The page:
When you bring that brand new baby home for the first time, no one tells you that time will fly. No one tells you that you will blink and they will be 10, that you will sigh and they will be teenagers, that you will wake up one day and they will be adults. Our baby is turning ten soon and I’m learning to treasure every small day because I know that sooner than I would like, he will be grown. Here is my letter to him…
One day the Lego boats will disappear from the side of the tub. One day I won’t hear the sound of your small feet running to my arms in the night. One day my face won’t be the one you look for first. One day you will tend your own bumps and wash your own clothes and I will stand to the side, proud of the man you’ve become.
One day I will close my eyes and smile because right there, in my heart, I have stored up all your small days. I will close my eyes and remember when you fit in the crook of my arm so well and I’ll let the smell of newborn you fill my senses. I will close my eyes and laugh about the days you were small enough to stand under the table with your little fists clenched and face purple, wanting your own way. I will close my eyes and wave you off to school again and sigh that even then the days seemed to pass like lightning. I will swell with love for the little boy who came home broken-hearted about the cruelty of others. I will hug that little boy again and feel the jab of that day. I will be proud that you didn’t let the opinion of others define you. I will close my eyes and draw on a thousand memories, a thousand moments of joy, love, laughter, tears, overcoming, and growth. A thousand memories that are mine alone.
And between now and then, I will tell myself to savour every moment (even the ones that make me pull my hair out). I will tell myself to really listen when you tell me your stories, because this is the only time that your voice will sound this way. I will tell myself to laugh at your silliness and love the way that you don’t know how to behave “properly” yet (and pray that you hold on to some of that silliness forever). I will remind myself never to be the first to end your hugs, because one day I will be wishing for just one more small moment with you. I will build memories that are full of you. I will tell myself to linger in these small days because one day, the Lego boats will disappear from the side of the tub.
I didn’t have a fairytale upbringing. I didn’t even have a normal, mundane, run of the mill upbringing. When my mother died before I turned three, it left my siblings and I in the care of a father who was physically and emotionally abusive. I grew up thinking that it was normal for a man to hit – normal for him to hit a girl, normal for him to hit children.
I knew what it was like to go to school with welts from my waist to my knees. I’ve felt the sting of a hand across my face more times than I can count. I’ve seen my siblings punched in the face. I knew the heart pounding terror of rage. I knew what it was like to constantly watch facial expressions and read moods for signs of anger. I became an expert in making myself small, in making myself invisible.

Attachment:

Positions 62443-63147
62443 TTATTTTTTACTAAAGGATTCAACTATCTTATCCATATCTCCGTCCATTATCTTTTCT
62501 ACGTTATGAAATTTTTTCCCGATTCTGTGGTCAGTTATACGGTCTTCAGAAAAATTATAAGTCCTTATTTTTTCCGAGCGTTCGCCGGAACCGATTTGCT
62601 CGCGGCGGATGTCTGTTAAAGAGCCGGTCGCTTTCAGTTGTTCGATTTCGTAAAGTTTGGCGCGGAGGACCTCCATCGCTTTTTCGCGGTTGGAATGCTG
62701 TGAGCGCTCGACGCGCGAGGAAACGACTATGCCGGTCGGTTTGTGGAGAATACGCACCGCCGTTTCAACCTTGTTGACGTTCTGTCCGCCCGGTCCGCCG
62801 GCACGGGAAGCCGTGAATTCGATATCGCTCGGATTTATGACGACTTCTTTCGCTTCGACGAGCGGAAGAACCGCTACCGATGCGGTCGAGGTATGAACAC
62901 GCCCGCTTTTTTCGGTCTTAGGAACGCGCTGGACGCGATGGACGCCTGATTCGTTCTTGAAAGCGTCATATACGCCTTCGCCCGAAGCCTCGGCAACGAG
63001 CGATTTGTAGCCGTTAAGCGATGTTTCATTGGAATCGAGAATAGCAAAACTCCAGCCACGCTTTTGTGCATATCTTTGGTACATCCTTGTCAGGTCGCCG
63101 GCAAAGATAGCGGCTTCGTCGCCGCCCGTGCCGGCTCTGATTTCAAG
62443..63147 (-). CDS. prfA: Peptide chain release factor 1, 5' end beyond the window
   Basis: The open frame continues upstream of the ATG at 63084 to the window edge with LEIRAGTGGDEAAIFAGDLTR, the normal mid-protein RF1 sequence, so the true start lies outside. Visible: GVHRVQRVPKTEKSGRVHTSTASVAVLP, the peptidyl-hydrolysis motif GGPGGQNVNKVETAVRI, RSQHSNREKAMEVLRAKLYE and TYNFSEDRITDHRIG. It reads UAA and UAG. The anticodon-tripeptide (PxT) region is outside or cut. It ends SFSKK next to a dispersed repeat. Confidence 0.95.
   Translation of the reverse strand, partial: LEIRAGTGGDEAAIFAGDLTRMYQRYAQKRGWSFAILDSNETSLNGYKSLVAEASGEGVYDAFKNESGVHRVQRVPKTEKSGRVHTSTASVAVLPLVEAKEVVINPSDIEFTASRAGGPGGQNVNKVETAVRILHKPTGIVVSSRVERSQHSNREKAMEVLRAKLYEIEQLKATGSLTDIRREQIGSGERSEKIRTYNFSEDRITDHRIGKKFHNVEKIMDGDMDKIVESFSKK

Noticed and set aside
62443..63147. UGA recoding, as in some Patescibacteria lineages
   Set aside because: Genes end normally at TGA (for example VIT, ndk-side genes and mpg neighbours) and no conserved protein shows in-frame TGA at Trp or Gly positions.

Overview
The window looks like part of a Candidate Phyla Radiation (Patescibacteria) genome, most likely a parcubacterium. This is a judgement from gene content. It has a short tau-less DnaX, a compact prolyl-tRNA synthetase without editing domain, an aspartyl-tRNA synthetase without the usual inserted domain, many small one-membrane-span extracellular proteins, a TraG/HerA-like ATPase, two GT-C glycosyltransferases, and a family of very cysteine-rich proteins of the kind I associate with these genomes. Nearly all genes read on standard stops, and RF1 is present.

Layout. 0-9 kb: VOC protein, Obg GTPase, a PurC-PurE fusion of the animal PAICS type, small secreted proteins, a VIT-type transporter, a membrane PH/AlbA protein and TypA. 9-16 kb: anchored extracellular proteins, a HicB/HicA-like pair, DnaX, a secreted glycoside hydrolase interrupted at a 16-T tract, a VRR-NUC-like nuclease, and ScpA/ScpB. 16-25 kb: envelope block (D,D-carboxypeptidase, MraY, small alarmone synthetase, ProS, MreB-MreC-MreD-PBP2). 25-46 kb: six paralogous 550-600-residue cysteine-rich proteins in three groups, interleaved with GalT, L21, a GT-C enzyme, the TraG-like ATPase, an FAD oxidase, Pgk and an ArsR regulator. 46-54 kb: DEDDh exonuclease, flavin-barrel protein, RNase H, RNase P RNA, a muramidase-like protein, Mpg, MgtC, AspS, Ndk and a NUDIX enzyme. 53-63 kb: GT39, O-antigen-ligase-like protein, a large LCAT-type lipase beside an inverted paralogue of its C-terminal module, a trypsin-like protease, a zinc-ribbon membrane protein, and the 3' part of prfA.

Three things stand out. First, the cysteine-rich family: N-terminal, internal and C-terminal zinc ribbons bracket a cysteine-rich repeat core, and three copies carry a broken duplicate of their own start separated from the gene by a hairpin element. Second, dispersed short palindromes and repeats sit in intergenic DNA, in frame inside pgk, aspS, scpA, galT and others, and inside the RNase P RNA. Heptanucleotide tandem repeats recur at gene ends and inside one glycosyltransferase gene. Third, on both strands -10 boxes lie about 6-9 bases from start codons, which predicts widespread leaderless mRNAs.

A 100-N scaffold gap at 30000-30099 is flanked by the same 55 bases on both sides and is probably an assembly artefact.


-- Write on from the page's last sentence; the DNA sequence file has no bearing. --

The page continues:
I grew up believing that men hit, and that it was a woman’s fault (my fault) that they did. I promised myself when I left home at 17 (the day after my last HSC exam) that I would never allow a man to lay a hand on me in anger again but I still feared that really all men hit, that no man was really able to restrain himself and that sooner or later I would be in a relationship where I would be hit again.
When I met my husband at 24, I was carrying some pretty heavy baggage and even though he knows I’m strong, even though he knows I’m capable, he loved me too much to watch me keep carrying it. So over the last 16 years he has lovingly, respectfully and gently taken my baggage off me and carried a burden that he didn’t create – because he is that kind of a man.
My husband has shown me that it is possible to have conflict without violence. He has shown me that a strong man is not the one who displays his physical power in order to dominate and intimidate but a strong man is the one who having that power, chooses to exercise restraint and treat others with respect and dignity. To a strong man, the very idea that anyone would raise a hand to a woman in violence is appalling. My husband is a strong man. He has shown me what safe looks like, he has shown me what loved looks like… Ultimately, he has shown me what a real man looks like (and whilst he is showing me, he is teaching our 2 sons how to be real men).
Today is the International Day to End Violence Against Women and around Australia people are taking a pledge.
They are swearing “never to commit, excuse or remain silent about violence against women”. The 9 year old girl in me is begging you to take this pledge. The 15 year old who told her year 10 school Guidance Counsellor about the beatings only to be discounted and ignored, is begging you to take this pledge. The woman I now am; safe, secure and confident that not every man hits, is begging you to take this pledge.
Take this pledge, and then live it out every day. Real men do not hit women.